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Eszopiclone (By mouth)

Treats insomnia.

What works?

Learn more about the effects of these drugs. The most reliable research is summed up for you in our featured article.

Eszopiclone is used to treat insomnia (trouble sleeping). It belongs to the group of medicines called central nervous system (CNS) depressants, which are medicines that slow down the nervous system. Eszopiclone helps you get to sleep faster and sleep through the night. This medicine is available only with your doctor's prescription… Read more
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Drug classes About this
Nonbarbiturate Hypnotic

What works? Research summarized

Evidence reviews

Eszopiclone for insomnia

OBJECTIVE: To review the pharmacology, pharmacokinetics, efficacy data, and adverse effects of eszopiclone in the treatment of transient and chronic insomnia in adult and geriatric patients.

Drug Class Review: Newer Drugs for Insomnia: Final Report Update 2 [Internet]

Insomnia is a serious health problem that affects millions of people. Population surveys have estimated the prevalence of insomnia to be about 30% to 50% of the general population. About three-fourths of people who have trouble sleeping say that the problem is "occasional," averaging about 6 nights per month, with one-fourth having frequent or chronic insomnia, averaging about 16 nights per month. Individuals with insomnia most often report a combination of difficulty falling asleep and intermittent wakefulness during sleep. Treatment of insomnia involves behavioral changes, such as minimizing habits that interfere with sleep (for example, drinking coffee or engaging in stressful activities in the evening), and pharmacotherapy with sedating antidepressants (for example, trazodone), sedating antihistamines, anticholinergics, benzodiazepines, or nonbenzodiazepine hypnotics. The benzodiazepines and the newer sedative hypnotics zolpidem, zaleplon, zopiclone, and eszopiclone work through gamma-aminobutyric acid receptors. Ramelteon, a hypnotic approved by the United States Food and Drug Administration (FDA) in July 2005, is a selective melatonin receptor (MT1 and MT2) agonist. New nonbenzodiazepine drugs have been sought for multiple reasons, including reduction of the risk of tolerance, dependence, and abuse associated with benzodiazepines. The purpose of this review is to evaluate the comparative evidence on benefits and harms of these medications in people with insomnia to help policymakers and clinicians make informed choices about the use of newer drugs for insomnia.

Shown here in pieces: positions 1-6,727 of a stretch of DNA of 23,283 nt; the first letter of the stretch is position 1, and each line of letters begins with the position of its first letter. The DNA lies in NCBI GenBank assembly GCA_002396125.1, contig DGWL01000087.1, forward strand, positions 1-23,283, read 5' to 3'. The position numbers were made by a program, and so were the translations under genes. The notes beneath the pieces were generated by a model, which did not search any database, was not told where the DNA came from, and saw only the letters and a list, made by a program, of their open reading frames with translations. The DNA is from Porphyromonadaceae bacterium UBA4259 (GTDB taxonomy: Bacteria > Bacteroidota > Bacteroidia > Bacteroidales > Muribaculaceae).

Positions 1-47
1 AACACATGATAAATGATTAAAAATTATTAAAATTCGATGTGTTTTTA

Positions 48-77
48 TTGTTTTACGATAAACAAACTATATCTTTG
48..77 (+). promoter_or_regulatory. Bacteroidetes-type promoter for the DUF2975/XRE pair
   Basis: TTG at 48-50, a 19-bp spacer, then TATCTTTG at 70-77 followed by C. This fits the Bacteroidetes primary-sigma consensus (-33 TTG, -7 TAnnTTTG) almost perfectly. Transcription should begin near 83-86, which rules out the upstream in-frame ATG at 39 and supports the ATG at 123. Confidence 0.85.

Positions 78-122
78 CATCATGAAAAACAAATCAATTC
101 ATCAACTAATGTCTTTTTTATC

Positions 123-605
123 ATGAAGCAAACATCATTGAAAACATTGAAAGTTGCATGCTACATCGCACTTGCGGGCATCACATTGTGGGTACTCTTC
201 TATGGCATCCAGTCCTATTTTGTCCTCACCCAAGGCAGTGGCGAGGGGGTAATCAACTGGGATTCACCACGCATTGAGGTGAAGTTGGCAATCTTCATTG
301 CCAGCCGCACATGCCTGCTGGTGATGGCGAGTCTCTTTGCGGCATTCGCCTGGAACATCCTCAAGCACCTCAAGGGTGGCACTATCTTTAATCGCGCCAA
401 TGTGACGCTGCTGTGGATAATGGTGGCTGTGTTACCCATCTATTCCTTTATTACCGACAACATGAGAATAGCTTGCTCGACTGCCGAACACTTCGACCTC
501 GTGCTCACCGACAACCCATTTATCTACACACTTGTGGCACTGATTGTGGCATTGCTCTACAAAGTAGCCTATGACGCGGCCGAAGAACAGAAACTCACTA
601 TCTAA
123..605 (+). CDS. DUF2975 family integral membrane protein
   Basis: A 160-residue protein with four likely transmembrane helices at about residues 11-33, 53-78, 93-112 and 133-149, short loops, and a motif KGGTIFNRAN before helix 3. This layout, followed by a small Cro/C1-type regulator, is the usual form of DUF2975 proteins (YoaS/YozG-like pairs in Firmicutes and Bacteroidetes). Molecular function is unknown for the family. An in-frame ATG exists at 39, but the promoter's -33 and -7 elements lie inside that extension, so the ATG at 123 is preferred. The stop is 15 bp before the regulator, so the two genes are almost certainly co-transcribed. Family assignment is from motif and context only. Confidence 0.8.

Dementia: A NICE-SCIE Guideline on Supporting People With Dementia and Their Carers in Health and Social Care

This guideline has been developed to advise on supporting people with dementia and their carers in health and social care. The guideline recommendations have been developed by a multidisciplinary team of health and social care professionals, a person with dementia, carers and guideline methodologists after careful consideration of the best available evidence. It is intended that the guideline will be useful to practitioners and service commissioners in providing and planning high-quality care for those with dementia while also emphasising the importance of the experience of care for people with dementia and carers.

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Summaries for consumers

Comparing Newer Drugs for Insomnia

How do newer drugs compare in the treatment of insomnia?

Effects of opioid, hypnotic and sedating medications on obstructive sleep apnoea (OSA) in adults with known OSA

Obstructive sleep apnoea (OSA) is a common sleep disorder characterised by intermittent apnoeas (pauses in breathing) leading to dips in oxygen levels in the blood during sleep. Many people with known or unknown (undiagnosed) OSA receive hypnotics, sedatives and opiate/opioid drugs to treat other conditions including pain, anxiety and difficulty sleeping. Opiates/opioids are commonly prescribed to treat pain after major surgery. These drugs might make sleep apnoea worse ‐ increasing the frequency and duration of apnoeas.

Drug therapy for obstructive sleep apnoea in adults

Obstructive sleep apnoea (OSA) is caused by collapse of the upper airway. The mainstay of medical treatment is continuous positive airways pressure (CPAP), delivered through a mask during sleep, aiming to keep the airway opened. Drug therapy has been proposed for individuals with mild OSA and those intolerant of CPAP.

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